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May 2007

Code Green Networks' Content Inspection Appliance 1500 product review

INFORMATION LEAKAGE Content Inspection Appliance 1500 REVIEWED BY MIKE CHAPPLE Code Green Networks Price: Starts at $25,000 for networks with up to 250 users @exb @exe As organizations increasingly turn security focus from outside attackers to the threat from within, they are beginning to consider information leakage tools. Code Green's Content Inspection Appliance 1500 (CI-1500) is among the still- maturing handful of products designed to detect sensitive information leaving the enterprise. Policy Control A-   Code Green's primary detection engine uses proprietary technology to develop many short "fingerprints" of each piece of submitted content. Code Green also supports the use of regular expression matching rules to protect against users extracting content from databases and other structured data sources. The challenge here is determining and managing rules for what constitutes sensitive data. This may be a straightforward task for companies with clearly defined document-classification policies, but it could pose a ...

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Features in this issue

  • Intellectual property protection do's and don'ts

    Theft of intellectual property is a growing problem but many companies are not prepared to deal with this security threat. Learn about the risk involved with trade secrets, why companies are failing to protect intellectual property and tips for data protection, including risk assessment, encryption, and corporate governance.

  • Product review: Watchfire's AppScan 7.0

    Product review of Watchfire's AppScan 7.0, an application security testing tool for developers, quality assurance teams and penetration testers. The security product runs on Windows XP, Vista or 2003 Server.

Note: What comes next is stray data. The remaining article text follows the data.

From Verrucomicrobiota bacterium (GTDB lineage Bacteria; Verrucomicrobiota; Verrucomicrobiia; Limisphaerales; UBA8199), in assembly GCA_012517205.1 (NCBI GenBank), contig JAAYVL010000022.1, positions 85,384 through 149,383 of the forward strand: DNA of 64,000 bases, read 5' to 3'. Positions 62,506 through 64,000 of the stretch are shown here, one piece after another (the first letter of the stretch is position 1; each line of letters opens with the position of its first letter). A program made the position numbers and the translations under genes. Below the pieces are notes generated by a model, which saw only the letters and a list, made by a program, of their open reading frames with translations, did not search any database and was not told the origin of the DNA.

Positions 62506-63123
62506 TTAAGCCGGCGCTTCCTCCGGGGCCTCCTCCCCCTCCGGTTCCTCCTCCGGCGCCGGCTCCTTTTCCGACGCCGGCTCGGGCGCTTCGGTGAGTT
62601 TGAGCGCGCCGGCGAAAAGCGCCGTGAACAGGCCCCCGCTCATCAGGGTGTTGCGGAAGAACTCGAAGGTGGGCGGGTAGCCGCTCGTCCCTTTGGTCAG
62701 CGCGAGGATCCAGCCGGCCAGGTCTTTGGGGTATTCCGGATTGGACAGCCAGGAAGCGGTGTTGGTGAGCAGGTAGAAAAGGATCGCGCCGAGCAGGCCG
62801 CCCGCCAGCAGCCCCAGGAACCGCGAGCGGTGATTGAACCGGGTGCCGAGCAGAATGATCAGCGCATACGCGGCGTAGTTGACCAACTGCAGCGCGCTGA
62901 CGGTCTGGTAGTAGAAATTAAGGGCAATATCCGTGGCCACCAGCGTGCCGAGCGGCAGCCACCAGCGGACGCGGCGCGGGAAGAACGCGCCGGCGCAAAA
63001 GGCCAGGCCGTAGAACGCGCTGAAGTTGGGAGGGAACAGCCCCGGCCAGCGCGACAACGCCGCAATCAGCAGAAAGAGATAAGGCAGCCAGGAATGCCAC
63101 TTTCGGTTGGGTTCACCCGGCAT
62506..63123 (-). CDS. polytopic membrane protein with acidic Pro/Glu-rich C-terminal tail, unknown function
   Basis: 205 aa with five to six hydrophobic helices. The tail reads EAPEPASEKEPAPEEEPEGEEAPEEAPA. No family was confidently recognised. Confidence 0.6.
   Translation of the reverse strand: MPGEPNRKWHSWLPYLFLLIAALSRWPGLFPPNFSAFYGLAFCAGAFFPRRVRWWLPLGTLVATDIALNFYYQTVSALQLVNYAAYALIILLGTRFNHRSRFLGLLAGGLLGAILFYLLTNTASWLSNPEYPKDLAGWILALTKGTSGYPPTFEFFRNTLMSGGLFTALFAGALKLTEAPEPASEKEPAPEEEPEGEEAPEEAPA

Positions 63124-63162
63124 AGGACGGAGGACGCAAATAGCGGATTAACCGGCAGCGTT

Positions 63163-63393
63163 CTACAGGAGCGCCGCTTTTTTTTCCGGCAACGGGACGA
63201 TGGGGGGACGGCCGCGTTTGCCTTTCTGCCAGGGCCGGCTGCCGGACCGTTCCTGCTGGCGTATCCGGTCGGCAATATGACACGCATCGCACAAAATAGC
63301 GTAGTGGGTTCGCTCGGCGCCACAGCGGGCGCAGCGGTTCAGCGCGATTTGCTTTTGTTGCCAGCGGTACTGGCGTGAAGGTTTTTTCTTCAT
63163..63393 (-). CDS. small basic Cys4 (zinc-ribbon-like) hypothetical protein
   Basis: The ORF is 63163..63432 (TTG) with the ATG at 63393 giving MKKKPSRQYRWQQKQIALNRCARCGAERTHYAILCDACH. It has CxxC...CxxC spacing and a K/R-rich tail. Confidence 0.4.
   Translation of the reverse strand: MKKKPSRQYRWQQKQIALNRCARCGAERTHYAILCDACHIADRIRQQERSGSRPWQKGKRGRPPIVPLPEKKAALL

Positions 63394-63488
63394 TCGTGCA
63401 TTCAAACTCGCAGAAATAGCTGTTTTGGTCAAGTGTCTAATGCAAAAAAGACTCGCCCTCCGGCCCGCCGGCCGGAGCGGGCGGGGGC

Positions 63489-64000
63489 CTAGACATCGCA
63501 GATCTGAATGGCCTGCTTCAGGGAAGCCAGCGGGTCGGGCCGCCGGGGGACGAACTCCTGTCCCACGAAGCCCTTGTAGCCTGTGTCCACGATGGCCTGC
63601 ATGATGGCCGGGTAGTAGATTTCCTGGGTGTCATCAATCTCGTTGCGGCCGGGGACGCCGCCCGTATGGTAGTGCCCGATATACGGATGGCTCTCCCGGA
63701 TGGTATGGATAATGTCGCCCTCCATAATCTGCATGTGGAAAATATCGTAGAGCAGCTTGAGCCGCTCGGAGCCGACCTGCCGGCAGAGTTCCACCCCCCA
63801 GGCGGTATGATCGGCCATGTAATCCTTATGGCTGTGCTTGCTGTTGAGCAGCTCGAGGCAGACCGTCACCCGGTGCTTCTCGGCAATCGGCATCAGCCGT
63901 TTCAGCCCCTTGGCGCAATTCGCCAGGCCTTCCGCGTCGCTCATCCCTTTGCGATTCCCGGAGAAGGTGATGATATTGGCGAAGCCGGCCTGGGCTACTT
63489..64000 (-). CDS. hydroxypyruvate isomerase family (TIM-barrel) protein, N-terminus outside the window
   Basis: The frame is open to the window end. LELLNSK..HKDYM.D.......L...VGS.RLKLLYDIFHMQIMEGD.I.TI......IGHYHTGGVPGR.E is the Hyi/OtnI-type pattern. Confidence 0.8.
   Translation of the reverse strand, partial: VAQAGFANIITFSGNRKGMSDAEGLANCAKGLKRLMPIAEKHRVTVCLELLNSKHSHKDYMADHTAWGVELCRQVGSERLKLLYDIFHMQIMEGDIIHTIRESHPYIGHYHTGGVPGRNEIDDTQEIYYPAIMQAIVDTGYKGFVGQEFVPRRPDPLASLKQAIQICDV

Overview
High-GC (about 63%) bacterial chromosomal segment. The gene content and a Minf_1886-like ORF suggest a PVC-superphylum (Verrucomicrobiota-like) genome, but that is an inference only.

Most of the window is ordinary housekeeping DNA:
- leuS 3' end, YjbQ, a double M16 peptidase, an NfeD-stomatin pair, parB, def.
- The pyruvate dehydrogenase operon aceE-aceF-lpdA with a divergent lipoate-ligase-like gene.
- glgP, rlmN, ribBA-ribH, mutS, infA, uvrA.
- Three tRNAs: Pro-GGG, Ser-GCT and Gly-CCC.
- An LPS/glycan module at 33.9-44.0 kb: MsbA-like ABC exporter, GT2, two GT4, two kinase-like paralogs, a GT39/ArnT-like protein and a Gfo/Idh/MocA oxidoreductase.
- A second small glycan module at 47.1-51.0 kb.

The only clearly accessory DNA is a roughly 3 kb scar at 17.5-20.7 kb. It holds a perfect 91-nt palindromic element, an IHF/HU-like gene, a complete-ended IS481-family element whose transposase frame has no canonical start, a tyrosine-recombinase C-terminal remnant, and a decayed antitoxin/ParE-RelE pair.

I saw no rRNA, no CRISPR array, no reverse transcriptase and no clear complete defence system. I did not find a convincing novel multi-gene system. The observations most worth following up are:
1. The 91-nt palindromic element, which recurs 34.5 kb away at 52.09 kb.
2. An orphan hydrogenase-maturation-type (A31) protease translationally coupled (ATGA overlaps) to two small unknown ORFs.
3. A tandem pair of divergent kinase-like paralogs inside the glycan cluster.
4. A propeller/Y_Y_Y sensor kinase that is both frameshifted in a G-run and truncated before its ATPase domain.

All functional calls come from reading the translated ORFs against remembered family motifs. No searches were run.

• Bit9 Parity product review for endpoint security

    Product review of Bit9's Parity 3.5, a PC security tool designed to give enterprises control over what users can do on company computers and prevent executables in malware from running on desktops. Automatically installs SQL Server 2005 and Apache Web Server, which is used for remote administration.

Columns in this issue

  • Hacker demonstrates targeted attack

    Hacker Robert Hansen, also known as RSnake, demonstrates the pains cybercriminals take to target specific organizations and individuals through an exercise posted on his blog, which targeted the head of Google's spam team. Hansen's exercise underscores the threat companies face from today's organized and patient cybercriminals.

  • Fight cybercrime by understanding a hacker's mind and attack motive

    Computer crime laws and security policies aren't enough to combat increasingly sophisticated cybercrime. Understanding the criminal mind and a hacker's motive can help an organization determine what assets are most valuable and better distribute security resources.

  • Interview: PayPal CISO Michael Barrett

    PayPal's 133 million online customers are the biggest ocean for phishers to plunder. CISO Michael Barrett wants to make it safe to be in the water, and he's not going at it alone. Backed by PayPal's sophisticated fraud models and help from ISPs, Barrett is succeeding in protecting the most-spoofed brand on the Internet.

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